A colleague of mine was once accused of insulting a woman and ridiculing her work. The woman in question was new to the organisation, a bit of an unknown quantity. She could have ruined his career in that meeting. The default reaction was “Oh, I didn’t realise he was such a male chauvinistic pig.”
When she made her accusation he checked his file and to his relief he had a printed copy of the email that she claimed was insulting and ridiculing. He was able to read it out to the room to demonstrate that it was a professional and businesslike enquiry. In response she said, “it is not the content that is insulting, it is the tone of voice“.
Emails do have a tone of voice. However the tone of voice of the sender may not match the tone of voice as interpreted by the receiver. A funny comment may come across as an insult. A sarcastic comment may be interpreted as stupidity. In the business world it is dangerous to use email for anything but the most neutrally phrased and factual communications.
If you want to crack a joke, be ironic, be angry, sad, pitiful or communicate any “tone” in your communication then either say it face to face or pick up the phone.
If you send an email and get back what looks like an angry or hurt reply, do not engage in an email conversation. Immediately pick up the phone and speak to the person. Continued emails are just likely to make the situation worse, because your “reasonable” tone of voice is being misinterpreted by the other person. They may hear you as shouting, or as being dismissive, or plain rude.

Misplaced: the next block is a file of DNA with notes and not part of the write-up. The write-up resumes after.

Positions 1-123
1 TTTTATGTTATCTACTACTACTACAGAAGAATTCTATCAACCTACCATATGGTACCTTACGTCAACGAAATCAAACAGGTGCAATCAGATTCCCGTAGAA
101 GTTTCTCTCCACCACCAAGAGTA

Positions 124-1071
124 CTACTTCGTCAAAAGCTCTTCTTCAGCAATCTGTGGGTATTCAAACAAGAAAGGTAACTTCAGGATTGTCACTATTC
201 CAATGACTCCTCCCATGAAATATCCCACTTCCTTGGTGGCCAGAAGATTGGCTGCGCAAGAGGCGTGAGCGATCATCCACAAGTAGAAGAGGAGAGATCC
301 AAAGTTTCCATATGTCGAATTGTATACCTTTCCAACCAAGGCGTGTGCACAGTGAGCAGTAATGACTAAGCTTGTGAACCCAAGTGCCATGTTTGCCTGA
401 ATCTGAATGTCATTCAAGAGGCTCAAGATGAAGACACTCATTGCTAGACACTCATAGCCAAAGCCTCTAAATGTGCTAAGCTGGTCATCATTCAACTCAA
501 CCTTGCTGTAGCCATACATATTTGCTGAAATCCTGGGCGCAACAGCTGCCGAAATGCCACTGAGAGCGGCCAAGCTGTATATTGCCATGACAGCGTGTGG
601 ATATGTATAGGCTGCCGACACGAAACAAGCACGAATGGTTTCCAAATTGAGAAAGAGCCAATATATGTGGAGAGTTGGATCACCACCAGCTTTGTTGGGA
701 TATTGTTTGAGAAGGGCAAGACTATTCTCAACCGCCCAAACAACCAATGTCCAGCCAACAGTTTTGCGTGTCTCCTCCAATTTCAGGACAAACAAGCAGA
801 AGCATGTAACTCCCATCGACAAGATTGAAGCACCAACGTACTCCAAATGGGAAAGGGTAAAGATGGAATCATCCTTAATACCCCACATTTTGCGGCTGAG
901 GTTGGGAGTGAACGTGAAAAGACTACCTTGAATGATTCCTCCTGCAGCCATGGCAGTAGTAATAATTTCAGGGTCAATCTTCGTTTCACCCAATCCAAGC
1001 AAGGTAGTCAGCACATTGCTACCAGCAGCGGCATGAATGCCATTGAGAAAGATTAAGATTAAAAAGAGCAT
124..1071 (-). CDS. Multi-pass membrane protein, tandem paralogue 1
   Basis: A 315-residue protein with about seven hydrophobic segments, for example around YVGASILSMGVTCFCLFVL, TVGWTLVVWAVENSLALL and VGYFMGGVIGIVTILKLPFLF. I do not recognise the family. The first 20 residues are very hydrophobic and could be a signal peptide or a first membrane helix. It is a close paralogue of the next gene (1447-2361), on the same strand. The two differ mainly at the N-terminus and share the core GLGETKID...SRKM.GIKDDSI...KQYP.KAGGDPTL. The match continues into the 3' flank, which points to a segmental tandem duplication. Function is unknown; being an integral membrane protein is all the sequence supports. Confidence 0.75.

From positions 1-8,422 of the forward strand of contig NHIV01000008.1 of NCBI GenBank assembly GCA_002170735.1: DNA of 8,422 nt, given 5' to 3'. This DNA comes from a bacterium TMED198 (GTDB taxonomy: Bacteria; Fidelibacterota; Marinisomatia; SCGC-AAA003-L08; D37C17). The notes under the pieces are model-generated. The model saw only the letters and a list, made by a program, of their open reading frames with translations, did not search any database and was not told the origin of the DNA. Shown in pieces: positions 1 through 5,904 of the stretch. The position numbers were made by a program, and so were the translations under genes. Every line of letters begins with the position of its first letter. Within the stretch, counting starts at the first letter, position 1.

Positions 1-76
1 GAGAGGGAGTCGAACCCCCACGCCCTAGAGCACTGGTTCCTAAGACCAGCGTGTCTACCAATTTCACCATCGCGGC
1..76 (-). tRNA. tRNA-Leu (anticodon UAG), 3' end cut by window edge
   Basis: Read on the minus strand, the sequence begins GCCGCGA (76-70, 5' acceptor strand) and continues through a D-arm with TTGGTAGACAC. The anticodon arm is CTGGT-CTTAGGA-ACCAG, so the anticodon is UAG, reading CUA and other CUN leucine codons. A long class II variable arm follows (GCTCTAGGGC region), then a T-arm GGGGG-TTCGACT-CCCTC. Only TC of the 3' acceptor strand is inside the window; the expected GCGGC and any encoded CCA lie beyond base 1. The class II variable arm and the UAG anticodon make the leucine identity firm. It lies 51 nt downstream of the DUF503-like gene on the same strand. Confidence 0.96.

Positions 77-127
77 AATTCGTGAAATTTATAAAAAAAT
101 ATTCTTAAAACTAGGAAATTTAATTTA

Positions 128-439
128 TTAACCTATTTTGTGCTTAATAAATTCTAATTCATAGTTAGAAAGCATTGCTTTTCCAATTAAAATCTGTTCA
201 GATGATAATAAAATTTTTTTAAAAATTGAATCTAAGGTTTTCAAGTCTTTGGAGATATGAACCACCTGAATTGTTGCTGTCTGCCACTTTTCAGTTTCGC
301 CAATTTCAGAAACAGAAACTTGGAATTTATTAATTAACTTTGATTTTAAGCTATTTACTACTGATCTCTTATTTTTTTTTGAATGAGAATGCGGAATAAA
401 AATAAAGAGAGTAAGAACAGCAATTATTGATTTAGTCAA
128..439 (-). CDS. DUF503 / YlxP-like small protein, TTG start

Never, never, never engage in a flame war at work. If you feel you have been flamed then take it to your boss and discuss a strategy.
Most important of all, make sure your email does not default to “reply to all” on emails. It is bad enough to have a person to person misinterpretation, but when it goes company-wide it can be devastating.
So, what happened to my colleague? Well, he survived his encounter with this strange and toxic lady because he had the paperwork to hand. She did not last for more than one or two months before a pattern of aberrant behaviour ensured that she was let go before her probation was served. It was a salutary lesson for all of us. Mad people can be quite convincing until you get to know that they are mad.
The Rock in the Sea; by Archibald MacLeish
Think of our blindness where the water burned!
Are we so certain that those wings, returned
And turning, we had half discerned
Before our dazzled eyes had surely seen
The bird aloft there, did not mean?—
Our hearts so seized upon the sign!
Think how we sailed up-wind, the brine
Tasting of daphne, the enormous wave
Thundering in the water cave—
Thunder in stone. And how we beached the skiff
And climbed the coral of that iron cliff
And found what only in our hearts we’d heard—
The silver screaming of that one, white bird:
The fabulous wings, the crimson beak
That opened, red as blood, to shriek
And clamor in that world of stone,
No voice to answer but its own.
What certainty, hidden in our hearts before,
Found in the bird its metaphor?